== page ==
Credit Matters

Financial Clocks


Due: Sep 2017

Occurred: Mar 2020

2 years, 6 months late

Cycle: 10 years

Global Financial Crisis '07

Due: Jul 2007

Occurred: Sep 2007

2 months late

Cycle: 10 years

Crisis '97

Due: Oct 1997

Occurred: Jul 1997

3 months early

Cycle: 10 years

Crisis '87

Due: Oct 1983

Occurred: Oct 1987

4 years late

Cycle: 10 years

About Doomsday Clocks

We are calling April 2020 as the start of the next recession due to the COVID-19 virus.  

Our business cycle clock is based on the concepts of the ‘Doomsday Clock’. Basically, there are two rudimentary scenarios; one regarding global warming and another concerning nuclear war.

For further information about Doomsday Clocks, refer to:

On average, business cycles occur every 10 years, notwithstanding the cycle prior to the GFC which lasted approximately 14 years. All good business people want to be ahead of the pack of frantic and panicking business operatives who suddenly decide to change their practices – post catastrophe. 

Understanding and monitoring our ‘CM Business Cycle Clock’ offers splendid foresight, along with which, your business strategies, practices and operational processes should transform when identifying the applicable business environment/s.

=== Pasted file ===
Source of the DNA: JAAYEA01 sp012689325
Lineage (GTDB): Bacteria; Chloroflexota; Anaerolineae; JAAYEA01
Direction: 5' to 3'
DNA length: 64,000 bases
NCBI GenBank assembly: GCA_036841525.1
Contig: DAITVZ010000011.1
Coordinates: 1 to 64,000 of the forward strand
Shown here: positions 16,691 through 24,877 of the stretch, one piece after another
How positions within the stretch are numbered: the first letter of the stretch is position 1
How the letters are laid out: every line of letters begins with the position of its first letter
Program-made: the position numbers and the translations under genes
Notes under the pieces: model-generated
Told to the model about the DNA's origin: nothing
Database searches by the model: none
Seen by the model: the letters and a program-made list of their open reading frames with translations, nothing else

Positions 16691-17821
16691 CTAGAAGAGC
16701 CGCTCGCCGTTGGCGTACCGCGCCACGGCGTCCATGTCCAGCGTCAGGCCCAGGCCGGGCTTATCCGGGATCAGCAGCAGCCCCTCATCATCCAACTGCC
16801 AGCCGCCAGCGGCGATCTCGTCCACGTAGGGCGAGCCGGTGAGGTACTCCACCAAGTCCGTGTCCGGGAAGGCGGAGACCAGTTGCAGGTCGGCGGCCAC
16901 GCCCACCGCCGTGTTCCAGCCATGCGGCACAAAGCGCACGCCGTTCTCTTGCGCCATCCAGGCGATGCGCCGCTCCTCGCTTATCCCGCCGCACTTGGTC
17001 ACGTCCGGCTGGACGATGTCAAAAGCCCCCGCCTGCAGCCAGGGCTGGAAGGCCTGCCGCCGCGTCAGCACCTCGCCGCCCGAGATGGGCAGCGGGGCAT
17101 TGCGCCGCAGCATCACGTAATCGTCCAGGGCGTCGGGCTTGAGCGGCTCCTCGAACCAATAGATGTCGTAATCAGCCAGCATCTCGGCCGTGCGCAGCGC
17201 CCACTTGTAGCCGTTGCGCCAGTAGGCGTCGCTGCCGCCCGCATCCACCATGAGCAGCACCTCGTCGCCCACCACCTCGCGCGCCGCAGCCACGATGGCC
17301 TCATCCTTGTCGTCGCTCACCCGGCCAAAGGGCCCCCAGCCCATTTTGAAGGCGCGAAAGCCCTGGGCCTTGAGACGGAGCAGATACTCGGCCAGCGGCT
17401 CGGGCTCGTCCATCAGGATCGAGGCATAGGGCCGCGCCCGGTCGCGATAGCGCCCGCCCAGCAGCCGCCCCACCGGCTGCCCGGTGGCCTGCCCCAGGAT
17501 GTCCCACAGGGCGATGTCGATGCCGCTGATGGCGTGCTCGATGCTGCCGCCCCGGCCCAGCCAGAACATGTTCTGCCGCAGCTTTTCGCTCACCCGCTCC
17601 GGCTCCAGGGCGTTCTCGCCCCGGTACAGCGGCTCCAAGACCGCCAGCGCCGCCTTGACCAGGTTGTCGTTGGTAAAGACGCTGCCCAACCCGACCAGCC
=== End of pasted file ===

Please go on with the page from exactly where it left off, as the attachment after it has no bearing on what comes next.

As with all business situations, especially during difficult times, the old saying “The early bird gets the worm” becomes ever more pertinent – being “proactive” rather than “reactive”. Accordingly, it’s the people who forecast and prepare that survive with the best results. Maintaining a watchful eye on the ‘CM Business Clock’ is good practice for budding or established businesses.


Credit Matters has developed the ‘CM Business Cycle Clock’ to assist our business community with forecasting and acting on the variety of business cycles – to minimise or even avoid a pending financial upheaval. The foresight gained by this information is a great advantage over the alternative; that being merely waiting for the tragedy to materialise, which is akin to “burying your head in the sand” and wondering what went wrong once immersed in devastation. 

As invaluable as it is, the ‘CM Business Cycle Clock’ (CMBC Clock) only provides a general estimate of when a dire business cycle might occur. The information is not to be taken as a fixed time frame or estimate of a current or future occurrence; nor its cause. Therefore, it is not to be blindly relied upon. Instead, professional advice should be sought if you’re doubtful about any aspect.

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